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The intersection of a movement and metrics

The intersection of a movement and metrics

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I am very happy to report a successful Global Social Benefit Institute (GSBI®) Boost in Yaoundé, Cameroon! The Boost was organized on the campus of the Université Catholique d’Afrique Central (UCAC), in Yaoundé, Cameroon, on July 20-22. Local Jesuits animated a local team of excellent professionals. There were 30 social entrepreneurs representing 29 enterprises, drawn primarily from Yaoundé (the political capital) and Douala (the commercial capital on the coast). Of the 30, three-quarters of the participants are under 36 years old, and 17 of the 30 were women. Ten of the 29 enterprises have a focus on serving women, mostly providing other women entrepreneurs IT support and training. Several others worked with women farmers and artisans. There was also a strong emphasis on IT and creating local innovation centers. There is a strong interest in forming local support groups according to geography and interest. Fr. Bossou (one of our Jesuit partners), as well as local mentors, plan to visit these support groups, for reinforcement of key ideas. These groups will identify a representative, who will serve as a liaison with the local team of mentors. 

This group of social entrepreneurs was well educated, with many of them having completed BA degrees. There was a strong focus on creating employment, especially for youth. Cameroonians are much more forward than most Rwandans or Beninois, and the women are quite spirited. They are unafraid of speaking their minds. Bossou reminded me that we are next door to Nigeria and that explains some of the cultural dynamics. There is indeed a social enterprise movement here, but the principle of social impact, and the ideas about social impact measurement, appear to be new. I think that our GSBI Boost, with the ongoing efforts of the local team, will continue to resonate here after we leave. Despite Cameroon being a Francophone nation, most of the participants can read English and speak it with only some difficulty. Some are perfectly fluent in both languages. Many expressed interest in networking with the global social enterprise movement through Miller Center and our newsletter, and some expressed interest in applying. You can see photos from the Boost here.

This GSBI Boost was able to take advantage of the university’s resources. The four excellent Cameroon mentors are alumni of UCAC. They are the best cadre of mentors I have met in Africa. These four would bring great value to our programs, were they our mentors. Fr. Chris Ngolele, SJ (STL@JST/SCU 2016) pulled together an excellent team. Ivan Djossa is a tenured faculty in the management and social sciences school, and was so excited by the GSBI methodology that he was bouncing off the walls. He wants to integrate our methodology into the teaching he does, and to train his students to do action research with the SEs. I will continue this knowledge exchange by extending our action research materials to help Djossa start his own action research program. Aurel Tayou runs a local women rising IT incubator. She recruited several other women entrepreneurs, including one who will be in an accelerator in the Bay Area this fall. Yves and Krystal were also mentors.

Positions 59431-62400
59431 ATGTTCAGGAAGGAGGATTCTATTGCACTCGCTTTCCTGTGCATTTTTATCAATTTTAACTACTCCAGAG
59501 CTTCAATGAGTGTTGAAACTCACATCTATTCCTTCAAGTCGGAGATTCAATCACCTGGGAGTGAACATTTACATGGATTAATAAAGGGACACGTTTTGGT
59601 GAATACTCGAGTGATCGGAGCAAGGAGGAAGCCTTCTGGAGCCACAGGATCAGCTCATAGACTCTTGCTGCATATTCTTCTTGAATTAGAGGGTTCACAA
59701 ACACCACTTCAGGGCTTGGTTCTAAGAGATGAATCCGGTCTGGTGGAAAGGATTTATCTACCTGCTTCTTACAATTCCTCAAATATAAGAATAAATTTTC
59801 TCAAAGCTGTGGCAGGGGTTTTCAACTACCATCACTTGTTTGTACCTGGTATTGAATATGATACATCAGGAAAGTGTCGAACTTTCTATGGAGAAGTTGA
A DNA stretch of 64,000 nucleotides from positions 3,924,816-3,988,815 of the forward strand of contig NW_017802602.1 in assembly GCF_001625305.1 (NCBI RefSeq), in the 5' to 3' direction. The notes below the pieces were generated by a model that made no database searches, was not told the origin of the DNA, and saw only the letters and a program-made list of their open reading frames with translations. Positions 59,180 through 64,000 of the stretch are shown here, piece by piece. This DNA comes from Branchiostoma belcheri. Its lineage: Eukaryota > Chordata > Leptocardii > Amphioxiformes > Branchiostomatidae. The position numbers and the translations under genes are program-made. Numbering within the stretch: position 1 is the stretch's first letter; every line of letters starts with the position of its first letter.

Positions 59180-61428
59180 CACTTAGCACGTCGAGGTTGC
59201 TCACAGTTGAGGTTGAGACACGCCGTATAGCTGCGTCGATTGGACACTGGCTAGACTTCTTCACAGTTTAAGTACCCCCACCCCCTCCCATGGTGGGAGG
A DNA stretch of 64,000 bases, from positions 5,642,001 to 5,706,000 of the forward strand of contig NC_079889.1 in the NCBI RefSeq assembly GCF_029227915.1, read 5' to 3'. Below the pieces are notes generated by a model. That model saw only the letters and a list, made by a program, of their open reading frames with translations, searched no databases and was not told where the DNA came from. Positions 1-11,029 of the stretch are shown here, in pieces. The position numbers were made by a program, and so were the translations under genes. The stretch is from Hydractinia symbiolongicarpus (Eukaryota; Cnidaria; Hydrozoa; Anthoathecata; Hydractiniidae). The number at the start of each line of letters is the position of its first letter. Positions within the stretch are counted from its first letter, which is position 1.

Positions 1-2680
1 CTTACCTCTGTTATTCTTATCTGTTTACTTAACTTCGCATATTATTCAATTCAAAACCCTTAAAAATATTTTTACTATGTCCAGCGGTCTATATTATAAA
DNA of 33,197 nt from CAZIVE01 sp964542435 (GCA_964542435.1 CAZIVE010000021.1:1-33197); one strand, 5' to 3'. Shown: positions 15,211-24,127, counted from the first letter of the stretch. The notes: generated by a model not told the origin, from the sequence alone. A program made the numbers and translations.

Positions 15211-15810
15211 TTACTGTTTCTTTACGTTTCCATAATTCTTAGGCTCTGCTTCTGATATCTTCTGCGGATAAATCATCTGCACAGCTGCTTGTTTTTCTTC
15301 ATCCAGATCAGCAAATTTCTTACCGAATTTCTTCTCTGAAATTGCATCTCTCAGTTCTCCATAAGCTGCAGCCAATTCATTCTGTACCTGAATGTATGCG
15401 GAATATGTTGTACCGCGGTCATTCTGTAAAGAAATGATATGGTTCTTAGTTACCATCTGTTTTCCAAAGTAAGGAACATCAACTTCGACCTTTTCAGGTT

Jose Flahaux, as usual, was the star. He radiates enthusiasm while holding the bar very high. He draws out the best from these groups, and has a good time doing it. On this trip, I have learned a lot more about him, and appreciate his cross-cultural skills. Bossou is ever the fixer, and an essential teammate in helping us to navigate the vagaries of Africa. 

Here are a couple of innovations we developed for this GSBI Boost:

  • Jose got the participants to share one word in public each day, and then created a word cloud. You can see those, here. These allow you to get a sense of the emotional tenor of the sessions. 

  • Several of the social entrepreneurs (SEs) did not get the memo about bringing a computer, so Ivan Djossa gathered seven of his MBA students, who assisted the SEs with their own computers. This helped the SEs, and stimulated enthusiastic conversations among the students. 

  • Working with the local team, we developed a plan that requires each participant to submit their Pitch Deck and Financial Model to the local team and then to us before they can receive their certificate. This delayed certificate distribution is meant to help motivate the SEs to continue relations with the local team and Miller Center. This will not yield 100% of the deliverables, but this will also allow us to follow up, and communicate with them, and potentially report their impact. 

  • The local mentors are organizing regional support sub-groups with mentors acting as liaisons. Bossou will follow up with those in Douala, and the local mentors will follow up in Youndé and other locales. 

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On the Monday afterwards, Jose and I had dinner with Manka Agwafo a Cameroonian-American social entrepreneur in GSBI Online. She is a visionary, determined, warm, wonderful social entrepreneur trying to make the West African agrofood system more humane, sustainable and just. We gave her a bit of feedback on her deck for her upcoming pitch. She explained some of the difficulty we have observed with Cameroonian SEs articulating a clear sense of social impact and metrics. Manka is terrific person, and we want to see her succeed in her mission. I have introduced her to a few more resources for her mission.